I woke up with a hand covering my leg. Not knowing where I was at first, I grabbed the hand and turned it over, meaning to break it.
I heard a deep cry, “Hey I’m just trying to get you unlatched,” Aiden said annoyed. Four hour dragon rides were cramped, and sometimes problematic when it came to flying over such a big expanse of ocean, where, if you crashed, there was a possibility that no one would ever find you again.
“Sorry, I didn’t know it was you. Is Zal out?” I leaned forward from my seat, and smelled fish and flowers, for the first time in four years. The grass was a deep, dark green and overgrown, but it felt good tickling my ankles. I felt like I was back home – real home – again. The race track was off to my left, and built with all the extravagance that comes with the Orva province. Over to my right was the city and the fortress on top of a tiered hill.
I watched as Zal bent down to graze. Aiden had dropped us outside of the equestrian house. I was a bit surprised that he hadn’t made us wait outside of the main fortress while he moved in. Privileged and a dragon rider as he was, Aiden would live in one of the most beautiful places on Eldoris, Orva’s fortress. I would live in a small student’s house off to the side, far from the lavish ways of the royals. And I suppose this was exactly how it was supposed to be.
“Yeah she is over there, see? “Aiden finally answered me.
I walked over to my only friend, “Say, say, are you tired girl?” The braids I had given her were falling over her face as she looked up at me with her black eyes, and went right back to grazing.
I grabbed my one bag and headed into the house. The hallway was a vast expanse, a void. As a frequent winner in the North, I was one of the first people to move in. On all of the broken wooden doors a name was written in cursive. My name had never seemed so forbidding.
I didn’t think he would, but Aiden was following me close behind. “Want me to carry that?”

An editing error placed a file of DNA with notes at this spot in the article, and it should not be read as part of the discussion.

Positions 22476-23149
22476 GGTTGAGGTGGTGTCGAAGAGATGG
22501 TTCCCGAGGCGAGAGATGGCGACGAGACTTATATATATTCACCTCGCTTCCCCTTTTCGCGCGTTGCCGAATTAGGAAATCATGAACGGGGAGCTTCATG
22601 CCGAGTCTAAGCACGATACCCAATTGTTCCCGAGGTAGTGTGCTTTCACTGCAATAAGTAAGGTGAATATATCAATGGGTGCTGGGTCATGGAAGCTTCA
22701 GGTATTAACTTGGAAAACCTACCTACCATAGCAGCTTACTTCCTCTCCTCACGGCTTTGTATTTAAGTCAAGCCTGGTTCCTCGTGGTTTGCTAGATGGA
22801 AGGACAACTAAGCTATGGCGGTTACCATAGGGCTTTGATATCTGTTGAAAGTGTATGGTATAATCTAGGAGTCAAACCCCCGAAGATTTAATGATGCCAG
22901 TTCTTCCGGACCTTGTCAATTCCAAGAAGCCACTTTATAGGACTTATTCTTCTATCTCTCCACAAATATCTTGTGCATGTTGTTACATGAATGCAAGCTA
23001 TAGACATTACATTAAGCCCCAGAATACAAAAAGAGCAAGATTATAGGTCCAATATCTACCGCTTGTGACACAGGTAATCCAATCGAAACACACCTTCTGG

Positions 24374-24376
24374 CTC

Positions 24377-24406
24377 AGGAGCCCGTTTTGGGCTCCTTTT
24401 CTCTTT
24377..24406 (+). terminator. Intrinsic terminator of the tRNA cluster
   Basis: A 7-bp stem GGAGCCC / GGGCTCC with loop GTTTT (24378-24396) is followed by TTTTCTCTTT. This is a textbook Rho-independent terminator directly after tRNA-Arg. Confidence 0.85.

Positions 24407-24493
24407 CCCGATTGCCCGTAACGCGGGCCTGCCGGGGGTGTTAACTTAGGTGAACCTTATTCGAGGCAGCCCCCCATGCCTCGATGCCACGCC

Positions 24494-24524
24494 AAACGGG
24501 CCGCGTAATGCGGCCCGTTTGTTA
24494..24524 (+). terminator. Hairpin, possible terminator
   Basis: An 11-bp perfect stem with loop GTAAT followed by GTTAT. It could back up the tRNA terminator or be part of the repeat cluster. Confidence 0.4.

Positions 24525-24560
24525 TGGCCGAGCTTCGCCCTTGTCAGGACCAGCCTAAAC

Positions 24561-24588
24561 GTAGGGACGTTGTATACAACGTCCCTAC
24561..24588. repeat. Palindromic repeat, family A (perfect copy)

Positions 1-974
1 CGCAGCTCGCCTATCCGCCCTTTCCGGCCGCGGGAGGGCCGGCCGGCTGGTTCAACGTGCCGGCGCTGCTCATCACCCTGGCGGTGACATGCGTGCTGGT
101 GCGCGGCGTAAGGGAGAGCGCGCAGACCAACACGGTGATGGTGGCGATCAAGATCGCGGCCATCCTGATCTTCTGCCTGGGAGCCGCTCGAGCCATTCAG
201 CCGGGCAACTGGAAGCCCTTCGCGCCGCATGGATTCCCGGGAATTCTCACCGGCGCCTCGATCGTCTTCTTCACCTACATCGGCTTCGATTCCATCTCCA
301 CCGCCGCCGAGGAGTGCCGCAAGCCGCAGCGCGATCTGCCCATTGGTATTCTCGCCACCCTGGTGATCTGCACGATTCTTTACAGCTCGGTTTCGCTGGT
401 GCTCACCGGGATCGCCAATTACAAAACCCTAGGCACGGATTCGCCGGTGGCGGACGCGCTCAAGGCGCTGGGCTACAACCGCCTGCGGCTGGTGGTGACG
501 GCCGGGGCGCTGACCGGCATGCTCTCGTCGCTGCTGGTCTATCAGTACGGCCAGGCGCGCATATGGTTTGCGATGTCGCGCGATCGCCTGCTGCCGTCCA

“No I got it, you should head to the fortress and move yourself in,” I was trying so hard to not be bitter.
“I can help you… here, “ he reached for my bag. He was reaching for every object that I had held dear in my life: my riding boots, riding jacket, some clothes, a hair brush and somewhere at the bottom of that bag was a black rock, the only thing I had left of home.
I tugged the bag back, “Trust me, I got it sweetheart.” He looked at me, even more bewildered than before. “Go play in the fortress with all of the other little riders.” And with that I shut the door, looking at my bed with one blanket on it, a small bathroom off to the side, and a chest of drawers at the base of the bed. I sat on top of that and pulled a drawer out that was to the side of me legs. Piece by piece, I took everything that was dear to me, and put it in that drawer, until I got to the black rock. I mulled it over in my hands, feeling the smoothness, the intensity of how something so small could bring back memories of playing in the mud, walking to the lake, the black rocks that expanded over the base of the field with yellow flowers, and I remembered the day that I lost everything.
Flashback age fourteen
I kept trying to tell my legs to move but they refused. Shock overwhelmed me, sitting crouched inside the trap door room, a three foot by three foot space. I had been here all night. I knew if I moved from this spot, the smell of old wood, the safety, it would all become real.
They were dead, and I heard everything. Every cry, the sound of metal hitting flesh, the struggle of a downed man, my father, and the way he fought for that last breath after they had already killed my mother.
“Move Maia, breathe Maia, get going Maia, before they come back to burn the house down with you in it Maia,” but my always quick feet wouldn’t budge from under me. My small, shaking hands were wrung together in the tightest of fashions, and they wouldn’t lift to remove the bit of floor above me.